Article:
While his mother struggled with drug addiction, Calvin Moore lived with different relatives.

Moore dropped out of high school and got involved with a group of teens whom family members simply described as "the wrong kind."

Police caught him burglarizing. Just over 18, he was bound for prison.

Gale Moore recalled seeing her son around Christmas 1995 in the Mobile jail just before he was sentenced. She was held there on drug charges.

"Mom, you'll pray for me?" he asked.

"I will," she said."You stay in your Bible and pray for me, too."

"I have to go back to my cell. I love you, Mom."

It was the last time Gale Moore saw her son alive. Two months later, he was lying in a casket.

"Nothing medically wrong"

Calvin Moore entered Kilby Correctional Center on Jan. 3, 1996. The prison is a cluster of one-story buildings that looks more like a community college campus, save for the guard towers and chain-link fences topped by concertina wire.

A CMS health screening form dated Jan. 26 shows that Moore was 5-foot-7, weighed 166 1/2 pounds and had normal blood pressure of 120 over 80.

Officers suspected Moore had joined the Muslims, was trying to leave them and was being threatened. He told guards that he feared he would be murdered, or at least raped. Guards believed he may already have been raped.

On Feb. 7 Moore asked for and was granted protective custody. About this time, his aunt got the call asking about God.

The state report noted that Moore was "frightened, anxious, confused and trembling." He was moved to an isolation cell in D block.

By all accounts, Moore had never exhibited symptoms of mental illness. But now he appeared to have a psychotic break. Nurses and guards reported him becoming increasingly depressed and "unresponsive." He was put on a suicide watch.

He didn't eat the food brought to him, and he rarely drank fluids. He was sometimes heard mumbling.

When guards called to him, he simply stared at them from his cell. Concerned, the guards reported it to nurses and doctors.

Moore was unable to walk, so two guards helped him to the medical area in West Ward, where a nurse determined "nothing was medically wrong with him," according to a report. Another nurse and a doctor described him as "uncooperative," "disillusioned" and "catatonic."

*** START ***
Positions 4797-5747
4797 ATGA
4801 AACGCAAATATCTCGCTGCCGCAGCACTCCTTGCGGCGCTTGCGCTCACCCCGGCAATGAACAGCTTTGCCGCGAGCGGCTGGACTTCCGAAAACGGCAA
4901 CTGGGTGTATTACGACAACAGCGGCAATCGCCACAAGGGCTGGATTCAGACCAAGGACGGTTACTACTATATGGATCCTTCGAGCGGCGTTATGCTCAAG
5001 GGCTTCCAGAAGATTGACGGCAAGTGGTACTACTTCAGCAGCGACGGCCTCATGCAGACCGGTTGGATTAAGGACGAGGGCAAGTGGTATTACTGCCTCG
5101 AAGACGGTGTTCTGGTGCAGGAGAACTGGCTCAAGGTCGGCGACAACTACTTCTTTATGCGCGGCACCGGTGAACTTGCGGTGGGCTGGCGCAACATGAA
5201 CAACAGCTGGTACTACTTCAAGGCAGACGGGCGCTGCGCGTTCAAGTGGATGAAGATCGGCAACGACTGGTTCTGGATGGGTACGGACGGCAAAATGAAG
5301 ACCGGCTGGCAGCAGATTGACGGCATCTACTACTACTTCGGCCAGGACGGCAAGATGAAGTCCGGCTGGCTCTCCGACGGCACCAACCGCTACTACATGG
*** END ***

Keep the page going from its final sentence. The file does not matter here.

For the next several days Moore was taken back and forth between the mental health unit and a stark isolation cell in the P-1 unit, a block of cells where officials place seriously disruptive prisoners or those they wish to punish. Critics say the P-1 unit and others like it around the state also serve as warehouses for an overflow of mentally ill inmates.

Moore's P-1 cell, one of six isolation cells in the unit, has blank walls and no chairs, desks or other furniture. No personal belongings are permitted.

A stainless steel combination toilet and sink is the only object breaking the monotony of masonry. A narrow concrete platform a few inches higher than the floor serves as a bed. Bedding was a rubber mat and a blanket.

Moore spent the last days and nights of his life lying on the concrete floor in his own urine. Medical workers bathed him frequently, mainly because his weakened body seemed to constantly reek. Once he put shaving cream into his mouth and tried to eat it. Another time he drank his own urine.

After Moore exhibited what CMS employees described as "inappropriate sexual behavior" in the mental health unit, a doctor ordered a shot of the anti-psychotic agent haldol for him. He was sent back to an isolation cell.

A nurse reported seeing Moore up and walking around his cell the next day, but he still wasn't talking. Within a few days he was back to lying on the floor, unable to pick himself up out of the pool of urine.

The health care staff apparently made only cursory checks on Moore. In a report written days later, Dr. George Lyrene, the CMS medical director at Kilby, could not explain why workers ignored signs that Moore was shutting down.

"As the patient's illness progressed, it is not clear why the staff failed to recognize the seriousness of his condition," Lyrene wrote in a report. "The failure to obtain vital signs on several encounters is clearly in contrast (with) the standard CMS procedure."

Lyrene has since left CMS, as have some of the nurses involved.

Records show on Feb. 20 Moore was examined by psychologist Charles Woodley and psychiatrist Dr. William Sanders, both CMS employees. When they walked into his cell he was lying face down on the floor.